Wednesday, August 23, 2006

Liberal activist judge in NSA surveillance case: gross conflict of interest

From the New York Slimes:
The federal judge who ruled last week that President Bush’s eavesdropping program was unconstitutional is a trustee and an officer of a group that has given at least $125,000 to the American Civil Liberties Union in Michigan, a watchdog group said Tuesday.

The group, Judicial Watch, a conservative organization here that found the connection, said the link posed a possible conflict for the judge, Anna Taylor Diggs, and called for further investigation.

“The system relies on judges to exercise good judgment, and we need more information and more explanation about what the court’s involvement was in support of the A.C.L.U.,” said Tom Fitton, president of Judicial Watch, which gained attention in the 1990’s for ethics accusations against President Bill Clinton.
Two observations here:

1. If this isn't a gross conflict of interest by Judge Taylor, then I'm a ham sandwich; and

2. Notice how the Slimes calls Judicial Watch a "conservative organization"? Whenever Judicial Watch sues or goes after a Republican target, the MSM suddenly extends them credibility by referring to them as a nonpartisan "watchdog group." Yet let the target of JW be a leftist, and they magically morph back into a partisan "conservative organization." Proof here. Nope, no liberal media bias! Or, in the case of the Detroit Free Press, just pull a John Kerry and characterize JW as both conservative AND nonpartisan.

Anywho, continuing:
Questions about a possible conflict of interest appear likely to raise new concerns. The Web site for the group that supported the A.C.L.U., the Community Foundation for Southeastern Michigan in Detroit, lists Judge Taylor as its secretary and a trustee. It indicates that trustees make all financing decisions for the organization, whose assets exceed $350 million and which gives grants for a variety of community projects.

Judge Taylor declined to comment on the matter on Tuesday, and the foundation did not respond to a message for comment on what role if any she had in awarding the civil liberties grants.
Federal law requires judges to disqualify themselves from hearing a case if their impartiality “might reasonably be questioned” based on factors like a financial or personal relationship with a party in the case.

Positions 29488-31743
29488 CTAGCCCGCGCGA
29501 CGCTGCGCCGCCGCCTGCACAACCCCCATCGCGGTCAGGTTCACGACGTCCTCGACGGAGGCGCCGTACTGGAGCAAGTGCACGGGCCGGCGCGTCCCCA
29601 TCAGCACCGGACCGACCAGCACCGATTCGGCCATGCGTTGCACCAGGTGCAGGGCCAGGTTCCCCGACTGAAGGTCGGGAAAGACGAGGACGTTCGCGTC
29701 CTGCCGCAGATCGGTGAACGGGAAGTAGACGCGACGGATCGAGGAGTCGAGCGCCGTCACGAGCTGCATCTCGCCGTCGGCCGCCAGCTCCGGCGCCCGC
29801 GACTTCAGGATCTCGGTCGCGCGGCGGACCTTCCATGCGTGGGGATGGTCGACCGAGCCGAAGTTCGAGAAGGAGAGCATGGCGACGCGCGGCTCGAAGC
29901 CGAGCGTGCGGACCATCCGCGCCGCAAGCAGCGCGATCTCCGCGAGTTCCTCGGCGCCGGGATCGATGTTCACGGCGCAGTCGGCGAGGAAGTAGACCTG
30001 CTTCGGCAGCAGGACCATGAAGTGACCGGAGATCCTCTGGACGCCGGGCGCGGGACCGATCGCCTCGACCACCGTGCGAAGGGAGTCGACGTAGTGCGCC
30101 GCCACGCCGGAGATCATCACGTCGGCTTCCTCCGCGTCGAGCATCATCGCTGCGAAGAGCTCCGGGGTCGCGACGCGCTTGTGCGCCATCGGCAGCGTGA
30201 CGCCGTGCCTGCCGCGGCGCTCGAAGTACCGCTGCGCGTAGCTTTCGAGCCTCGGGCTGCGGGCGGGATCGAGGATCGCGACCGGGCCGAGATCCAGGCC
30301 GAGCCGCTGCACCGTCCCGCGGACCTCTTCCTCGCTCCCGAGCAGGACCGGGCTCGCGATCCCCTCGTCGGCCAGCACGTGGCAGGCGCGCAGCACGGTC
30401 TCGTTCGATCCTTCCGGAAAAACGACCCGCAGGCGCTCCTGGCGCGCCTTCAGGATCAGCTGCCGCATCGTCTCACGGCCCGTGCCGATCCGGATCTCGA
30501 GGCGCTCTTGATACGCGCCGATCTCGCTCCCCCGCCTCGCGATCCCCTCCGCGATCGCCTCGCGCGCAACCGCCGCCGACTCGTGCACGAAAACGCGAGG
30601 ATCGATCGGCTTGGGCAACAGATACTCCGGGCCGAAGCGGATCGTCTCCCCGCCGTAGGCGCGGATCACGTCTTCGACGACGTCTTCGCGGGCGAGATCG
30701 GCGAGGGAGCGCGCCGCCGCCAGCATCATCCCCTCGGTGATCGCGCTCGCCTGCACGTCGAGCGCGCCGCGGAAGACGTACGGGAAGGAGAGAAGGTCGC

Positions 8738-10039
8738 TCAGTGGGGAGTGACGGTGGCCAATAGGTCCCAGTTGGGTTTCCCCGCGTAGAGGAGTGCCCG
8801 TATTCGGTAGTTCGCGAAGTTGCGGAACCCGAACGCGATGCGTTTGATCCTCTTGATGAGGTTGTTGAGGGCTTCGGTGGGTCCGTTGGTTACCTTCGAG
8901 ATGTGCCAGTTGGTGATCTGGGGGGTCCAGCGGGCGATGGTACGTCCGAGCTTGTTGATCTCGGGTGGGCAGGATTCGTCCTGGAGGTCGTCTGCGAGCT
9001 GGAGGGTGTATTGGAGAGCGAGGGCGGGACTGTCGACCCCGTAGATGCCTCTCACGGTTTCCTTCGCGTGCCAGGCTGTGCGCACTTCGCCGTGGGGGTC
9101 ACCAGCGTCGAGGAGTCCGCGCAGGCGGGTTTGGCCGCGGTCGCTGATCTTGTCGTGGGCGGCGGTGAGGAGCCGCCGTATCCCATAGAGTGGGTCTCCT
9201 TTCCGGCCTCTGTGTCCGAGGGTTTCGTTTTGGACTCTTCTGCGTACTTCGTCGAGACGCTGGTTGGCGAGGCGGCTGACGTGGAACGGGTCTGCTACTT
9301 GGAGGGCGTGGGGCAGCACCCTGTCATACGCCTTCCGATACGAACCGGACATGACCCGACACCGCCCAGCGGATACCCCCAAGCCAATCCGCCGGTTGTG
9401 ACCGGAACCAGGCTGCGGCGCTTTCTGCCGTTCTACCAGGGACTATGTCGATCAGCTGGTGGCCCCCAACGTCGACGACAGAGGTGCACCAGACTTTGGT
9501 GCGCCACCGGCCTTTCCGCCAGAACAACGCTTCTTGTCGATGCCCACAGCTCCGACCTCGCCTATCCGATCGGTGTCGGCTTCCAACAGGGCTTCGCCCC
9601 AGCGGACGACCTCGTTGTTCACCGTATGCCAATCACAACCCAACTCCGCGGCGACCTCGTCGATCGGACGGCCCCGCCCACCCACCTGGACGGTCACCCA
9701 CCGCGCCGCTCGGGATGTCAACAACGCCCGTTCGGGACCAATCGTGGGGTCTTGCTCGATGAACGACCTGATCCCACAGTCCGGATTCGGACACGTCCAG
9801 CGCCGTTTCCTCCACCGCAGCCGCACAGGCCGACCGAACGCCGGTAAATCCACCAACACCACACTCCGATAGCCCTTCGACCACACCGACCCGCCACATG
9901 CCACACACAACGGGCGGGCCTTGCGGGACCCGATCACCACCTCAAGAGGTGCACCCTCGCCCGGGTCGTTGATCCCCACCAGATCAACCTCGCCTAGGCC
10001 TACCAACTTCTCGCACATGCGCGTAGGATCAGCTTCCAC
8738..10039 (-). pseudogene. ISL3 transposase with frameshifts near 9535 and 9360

"Reasonably" be questioned? Well, to paraphrase the master of word parsing Bill Clinton, I suppose it depends on what the meaning of the word "reasonably" is. Observe:
Stephen Gillers, who teaches legal ethics at New York University, said he did not think there were grounds for Judge Taylor to remove herself from the case.

“The question is whether her impartiality might reasonably be questioned,’’ Professor Gillers said, “and the fact that she sits on the board of a group that gives money to the plaintiff for an otherwise unrelated endeavor would not in my mind raise reasonable questions about her partiality on the issue of warrantless wiretapping.”

But he said it would have been wise for Judge Taylor to disclose the issue to the participants in the case. “If there’s any doubt,” Professor Gillers said, “disclose, because it avoids suspicion later.”
Wow...just, wow! "The fact that she sits on the board of a group that gives money to the plaintiff" means that questioning her partiality is unreasonable?? Amazing. But if it is "unreasonable" to think she may be partial to a plaintiff that she raises money for, then why does this pinhead professor think she should have disclosed anything? I mean, she didn't do anything wrong or "unreasonable", right?

All this means is that Judge Taylor's activist ruling will be overturned sooner rather than later, and now there are multiple grounds on which the overturning can be based. Given this woman's track record of conflicts of interest and unethical behavior, one has to wonder why she hasn't been removed from the bench yet.

By the way, if you want to read the whole NYT story (you sadistic bastards! LOL!) but don't want to register with the Slimes just to read it, remember to use BugMeNot.

Judge Taylor showing her handiwork...